By Cian Molloy - 19 August, 2019
It is time to honour the women who have acted as first responders to the darkest hours of crisis, says UN Office for the Coordination of Humanitarian Affairs (OCHA).
Today is UN World Humanitarian Day, a day set aside by the United Nations to honour all those who have worked in the promotion of human welfare and the humanitarian cause, especially those who have lost their lives in the cause of duty.
This year the theme of the day is “Women Humanitarians and their undying contribution in making the world a better place”, with the UN Office for the Coordination of Humanitarian Affairs (OCHA) saying that it is time to especially honour the women who have acted as first responders to the darkest hours of crisis.
Calling on the general public to support World Humanitarian Day, the OCHA said: “We seek your support this World Humanitarian Day in honoring those women who have tirelessly improved countless lives, showcasing incredible strength along the way.
“This year’s campaign on Women Humanitarians supports the recognition that women deserve in the strengthening of global humanitarian response as well as in protection efforts under the international law.”
Sr Carol Breslin of the Medical Missionaries of Mary (MMM) added her voice to the calls for the UN special day to be observed. In a note to supporters of the order, Sr Carol said that “many MMMs, MMM associates and volunteers” have been first responders in times of humanitarian crisis.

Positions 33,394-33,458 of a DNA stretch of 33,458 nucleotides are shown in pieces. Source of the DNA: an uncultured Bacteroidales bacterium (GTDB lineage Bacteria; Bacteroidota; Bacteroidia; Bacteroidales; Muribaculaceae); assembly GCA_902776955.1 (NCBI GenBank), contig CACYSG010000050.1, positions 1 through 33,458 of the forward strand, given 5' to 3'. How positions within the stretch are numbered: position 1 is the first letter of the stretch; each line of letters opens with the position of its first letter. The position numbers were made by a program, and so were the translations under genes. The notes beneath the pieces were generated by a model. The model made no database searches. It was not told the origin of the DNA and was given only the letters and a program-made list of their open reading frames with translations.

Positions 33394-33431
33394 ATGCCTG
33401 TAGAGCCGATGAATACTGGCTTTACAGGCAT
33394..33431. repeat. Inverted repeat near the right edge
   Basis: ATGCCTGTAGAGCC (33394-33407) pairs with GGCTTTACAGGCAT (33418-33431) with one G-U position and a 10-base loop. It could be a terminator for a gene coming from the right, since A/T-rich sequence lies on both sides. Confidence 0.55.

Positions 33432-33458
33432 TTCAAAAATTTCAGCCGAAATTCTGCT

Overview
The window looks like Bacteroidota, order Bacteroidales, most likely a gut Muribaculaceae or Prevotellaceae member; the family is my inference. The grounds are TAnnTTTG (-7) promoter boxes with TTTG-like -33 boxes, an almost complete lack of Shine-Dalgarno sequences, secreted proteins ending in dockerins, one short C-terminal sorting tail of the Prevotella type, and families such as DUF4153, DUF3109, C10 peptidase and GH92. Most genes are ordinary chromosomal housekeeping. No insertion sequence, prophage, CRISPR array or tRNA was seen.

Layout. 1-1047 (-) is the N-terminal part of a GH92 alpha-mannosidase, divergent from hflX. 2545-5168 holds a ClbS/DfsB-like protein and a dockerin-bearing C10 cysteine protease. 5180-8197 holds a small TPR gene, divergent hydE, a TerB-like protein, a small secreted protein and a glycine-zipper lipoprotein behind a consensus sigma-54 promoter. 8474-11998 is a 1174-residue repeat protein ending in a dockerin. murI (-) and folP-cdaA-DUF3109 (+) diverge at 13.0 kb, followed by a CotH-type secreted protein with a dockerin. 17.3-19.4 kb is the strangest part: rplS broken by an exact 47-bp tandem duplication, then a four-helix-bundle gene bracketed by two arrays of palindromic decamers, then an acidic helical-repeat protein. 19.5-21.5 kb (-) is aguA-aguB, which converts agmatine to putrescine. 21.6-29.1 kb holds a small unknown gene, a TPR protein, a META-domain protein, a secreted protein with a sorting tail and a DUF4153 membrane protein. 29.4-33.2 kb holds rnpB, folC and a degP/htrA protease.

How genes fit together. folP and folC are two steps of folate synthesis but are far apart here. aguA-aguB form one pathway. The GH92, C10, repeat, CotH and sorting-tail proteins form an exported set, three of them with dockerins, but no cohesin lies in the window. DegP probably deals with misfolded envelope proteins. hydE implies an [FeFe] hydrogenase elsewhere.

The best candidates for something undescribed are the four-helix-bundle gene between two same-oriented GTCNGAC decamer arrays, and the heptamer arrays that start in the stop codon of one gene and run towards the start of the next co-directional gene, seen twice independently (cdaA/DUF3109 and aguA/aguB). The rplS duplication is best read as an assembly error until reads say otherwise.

Of course, humanitarian work is not confined to times of crisis. There are many women engaged in humanitarian activity in the fields of education, medicine and care of the marginalised.
One such woman was Sr Loyola Grehan – the last Irish missionary to serve in Fiji – who died aged 100 at the end of July.
Born in Dromore West, Co. Sligo in December 1918, Kathleen Grehan joined the Marist Order in 1939 shortly before her 20th birthday.
In 1945 she requested to be sent on the missions to Fiji. Her wish was granted, providing she would spend some time as a teacher in New Zealand.
She spent 15 years in Auckland. She then spent the rest of her life in Fiji, chiefly teaching in the Loreto Secondary School in Levuka.
Hundreds of people attended her funeral last week, reported the Fiji Sun newspaper. Today, let us remember her and all the women of the world who have put humanitarian effort at the centre of their life’s work.